Hunger strike On 28th March, 2006, Medha went on a hunger strike, in protest of the decision taken by the authorities, to increase the height of the Narmada dam. The strike continued for a long period of 20 days and finally came to an end on April 17, 2006. The Supreme Court rejected the plea of Narmada Bachao Andolan to stop the construction of the dam. To know the complete life history of Medha Patkar, read on. Detainment by Police On December 2, 2006, Medha was arrested by the police at Singur in West Bengal, for her active involvement in the protest against getting the hold of farmland.
She was detained, because the police officers thought that, she might provoke people, thus leading to law and order problem. Foreign Fund and Anti-National Activities The Madhya Pradesh Government alleged the Narmada Bachao Andolan of receiving foreign funds and using them for unclear purposes. They claimed that, the money that was obtained was being used by the organization to hamper the rehabilitation process. During the early nineties Medha Patkar started gaining national and international attention for her efforts in the movement. Awards and Honors •She was a recipient of Right Livelihood Award (1991) M. A. Thomas National Human Rights Award (1999) •Deena Nath Mangeshkar Award •Mahatma Phule Award •Goldman Environment Prize •Green Ribbon Award •Human Rights Defender’s Award Biography Medha Patkar (Marathi: ???? ????? , born December 1, 1954) is a Indian social activist. She is known for her role in Narmada Bachao Andolan. Medha Patkar is a well known social activist of India. She was born on 1st December in the year 1954 in Mumbai, India to Indu and Vasant Khanolkar, a trade union.  She was raised by politically and socially active parents. Her father ctively fought in the Indian Independence Movement. Medha’s mother was a member of Swadar, an organization setup to help and assist women suffering difficult circumstances arising out of financial, educational, and health related problems. Her parents’ activism played a role in shaping her philosophical views.. Prior to becoming a social reformer, she completed her M. A. in Social Work from Tata Institute of Social Sciences (TISS). She left Ph. D. in the midst and got actively involved in the agitations conducted by tribals and peasants of Maharashtra, Madhya Pradesh and Gujarat.
This paved way for the formation of the organization named Narmada Bachao Andolan. Narmada Bachao Andolan began as a fight for information about the Narmada Valley Development Projects and continued as a fight for just rehabilitation for the lakhs of people to be ousted by the Sardar Sarovar Dam and other large dams along the Narmada river. Eventually when it became clear that the magnitude of the project precluded accurate assessment of damages and losses, and that rehabilitation was impossible, the movement challenged the very basis of the project and questioned its claim to “development. . Veteran of several fasts, monsoon satyagrahas on the banks of the rising Narmada, her uncompromising insistence on the right to life and livelihood has compelled the post-Independence generation in India as well as around the world to revisit the basic questions of natural resources, human rights, environment, and development. Facing police beatings and many jail terms on the way, she continues to believe in the best of people and the democratic system. She has won over police and even government officers through her simple faith in justice and comprehensive analysis of the facts.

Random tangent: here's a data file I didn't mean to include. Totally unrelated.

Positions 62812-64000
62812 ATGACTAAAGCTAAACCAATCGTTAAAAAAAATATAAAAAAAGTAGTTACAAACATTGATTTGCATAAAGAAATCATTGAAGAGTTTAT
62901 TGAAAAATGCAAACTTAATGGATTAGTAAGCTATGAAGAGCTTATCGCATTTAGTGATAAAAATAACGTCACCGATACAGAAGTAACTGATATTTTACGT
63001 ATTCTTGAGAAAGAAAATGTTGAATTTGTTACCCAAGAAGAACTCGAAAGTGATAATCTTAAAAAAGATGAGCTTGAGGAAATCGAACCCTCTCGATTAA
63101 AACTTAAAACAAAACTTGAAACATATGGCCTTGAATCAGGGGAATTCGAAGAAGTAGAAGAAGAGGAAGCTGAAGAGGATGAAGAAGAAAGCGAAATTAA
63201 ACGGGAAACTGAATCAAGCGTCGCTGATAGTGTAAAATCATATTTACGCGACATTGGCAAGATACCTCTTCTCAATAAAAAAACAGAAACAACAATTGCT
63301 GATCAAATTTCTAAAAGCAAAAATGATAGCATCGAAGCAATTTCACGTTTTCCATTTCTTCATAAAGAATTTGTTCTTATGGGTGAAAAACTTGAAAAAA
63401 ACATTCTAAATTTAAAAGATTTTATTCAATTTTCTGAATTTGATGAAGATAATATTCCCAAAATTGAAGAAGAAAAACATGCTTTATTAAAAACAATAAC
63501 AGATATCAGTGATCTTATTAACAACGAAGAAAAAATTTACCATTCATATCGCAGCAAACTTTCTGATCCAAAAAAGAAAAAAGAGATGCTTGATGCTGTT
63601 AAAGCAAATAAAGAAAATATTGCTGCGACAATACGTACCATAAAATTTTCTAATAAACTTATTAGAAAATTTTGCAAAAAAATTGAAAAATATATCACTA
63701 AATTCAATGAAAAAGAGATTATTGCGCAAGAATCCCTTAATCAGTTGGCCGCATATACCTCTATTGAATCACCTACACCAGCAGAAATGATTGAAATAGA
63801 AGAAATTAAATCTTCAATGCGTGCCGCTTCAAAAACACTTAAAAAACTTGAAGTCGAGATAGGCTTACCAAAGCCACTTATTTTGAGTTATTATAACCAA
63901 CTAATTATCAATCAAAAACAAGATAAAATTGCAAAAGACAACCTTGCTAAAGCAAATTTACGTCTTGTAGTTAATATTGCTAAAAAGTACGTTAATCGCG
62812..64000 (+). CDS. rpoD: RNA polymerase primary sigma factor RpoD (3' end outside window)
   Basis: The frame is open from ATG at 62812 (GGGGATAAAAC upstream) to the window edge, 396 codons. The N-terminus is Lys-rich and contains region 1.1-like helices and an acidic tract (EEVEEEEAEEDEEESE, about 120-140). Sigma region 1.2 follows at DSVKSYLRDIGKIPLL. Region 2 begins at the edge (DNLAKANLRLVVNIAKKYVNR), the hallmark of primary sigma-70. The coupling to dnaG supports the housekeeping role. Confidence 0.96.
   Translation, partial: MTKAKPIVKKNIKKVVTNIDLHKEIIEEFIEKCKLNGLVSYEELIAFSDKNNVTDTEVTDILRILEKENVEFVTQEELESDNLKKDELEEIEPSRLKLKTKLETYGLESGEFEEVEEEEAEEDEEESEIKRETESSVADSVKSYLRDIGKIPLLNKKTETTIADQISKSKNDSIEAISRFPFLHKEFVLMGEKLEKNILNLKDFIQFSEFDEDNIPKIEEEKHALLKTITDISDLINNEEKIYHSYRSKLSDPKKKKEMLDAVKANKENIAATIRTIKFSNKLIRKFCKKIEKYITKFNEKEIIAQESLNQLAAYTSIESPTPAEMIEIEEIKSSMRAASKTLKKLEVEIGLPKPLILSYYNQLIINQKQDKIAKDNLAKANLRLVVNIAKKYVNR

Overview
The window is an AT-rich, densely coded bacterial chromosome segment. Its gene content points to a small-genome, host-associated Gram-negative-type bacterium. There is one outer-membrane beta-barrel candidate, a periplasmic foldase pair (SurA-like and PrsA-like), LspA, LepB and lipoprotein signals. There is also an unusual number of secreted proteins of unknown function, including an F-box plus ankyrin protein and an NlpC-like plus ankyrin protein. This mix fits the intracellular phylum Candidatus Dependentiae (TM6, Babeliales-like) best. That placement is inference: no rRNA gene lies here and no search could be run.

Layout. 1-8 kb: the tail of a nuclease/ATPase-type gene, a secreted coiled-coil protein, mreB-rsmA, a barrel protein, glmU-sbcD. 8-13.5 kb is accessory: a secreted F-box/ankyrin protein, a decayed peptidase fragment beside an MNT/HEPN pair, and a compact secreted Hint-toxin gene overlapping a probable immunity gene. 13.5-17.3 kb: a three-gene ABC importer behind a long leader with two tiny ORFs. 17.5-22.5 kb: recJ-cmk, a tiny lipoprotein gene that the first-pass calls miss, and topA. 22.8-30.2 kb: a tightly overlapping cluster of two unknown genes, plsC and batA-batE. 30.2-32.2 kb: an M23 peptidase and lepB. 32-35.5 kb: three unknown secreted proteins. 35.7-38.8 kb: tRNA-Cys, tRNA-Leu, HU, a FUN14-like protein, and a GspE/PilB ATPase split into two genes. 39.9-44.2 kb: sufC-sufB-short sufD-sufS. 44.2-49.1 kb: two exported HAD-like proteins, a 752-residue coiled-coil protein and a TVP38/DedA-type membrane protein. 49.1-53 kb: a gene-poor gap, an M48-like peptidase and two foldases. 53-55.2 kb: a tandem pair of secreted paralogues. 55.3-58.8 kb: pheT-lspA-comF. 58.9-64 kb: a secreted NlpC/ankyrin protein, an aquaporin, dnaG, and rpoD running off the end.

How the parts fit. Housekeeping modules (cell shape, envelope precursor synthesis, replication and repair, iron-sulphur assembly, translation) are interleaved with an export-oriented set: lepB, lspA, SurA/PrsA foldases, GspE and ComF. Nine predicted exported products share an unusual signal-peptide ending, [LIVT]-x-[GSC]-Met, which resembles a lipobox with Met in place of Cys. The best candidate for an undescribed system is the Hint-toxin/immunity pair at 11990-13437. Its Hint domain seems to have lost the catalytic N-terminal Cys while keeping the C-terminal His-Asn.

She has served as a Commissioner to the World Commission on Dams, Taking up a two-pronged approach of sangharsh (struggle) and nirman (constructive work), Medha tai has worked with villagers and community groups to develop alternatives in energy, water harvesting, and education for tribal children. The Reva Jeevanshala, using both state and local syllabus taught by local teachers in the local language, is a system of 9 residential schools and 4 day-schools in the tribal villages of Maharashtra, Madhya Pradesh, and Gujarat.
Highlights : Medha Patkar . She built foundation of human rights movement in India through Narmada Bachao Andolan (NBA). NBA – started as a fight to seek information about the Narmada Valley Development Projects has inspired numerous human rights movements in India and worldwide ever since. Adding entirely different dimension to leadership Sangharsh (struggle) and Nirman (constructive Work) Medha Patkar brings up a broader vision to seek micro-to-macro, local-to-global linkage.
As a result of her dualistic thinking and acting, she helped create National Alliance of People’s Movement (NAPM) – a collaboration of various organizations across India to collectively organize around issues like, globalization, neoliberalism, and sustainable development. However, one of her greatest rewards came in 1995 from the Supreme Court of India. Previously, in 1994 Supreme Court gave permission to increase height of the dam on Narmada river in some areas.
NBA filed a petition to stop construction of the dam on the grounds of its inconsistent economic planning, severe environmental hazards and lack of rehabilitation plan for the citizens whose livelihoods were connected to that land. Supreme Court, in 1995, ruled in favour of NBA by stopping construction until Government could come up with a coherent plan. However, NBA’s work is relentlessly going on by supporting the villages and communities in that area with alternative energy, education, water harvesting and several other things. And this inspirational journey of M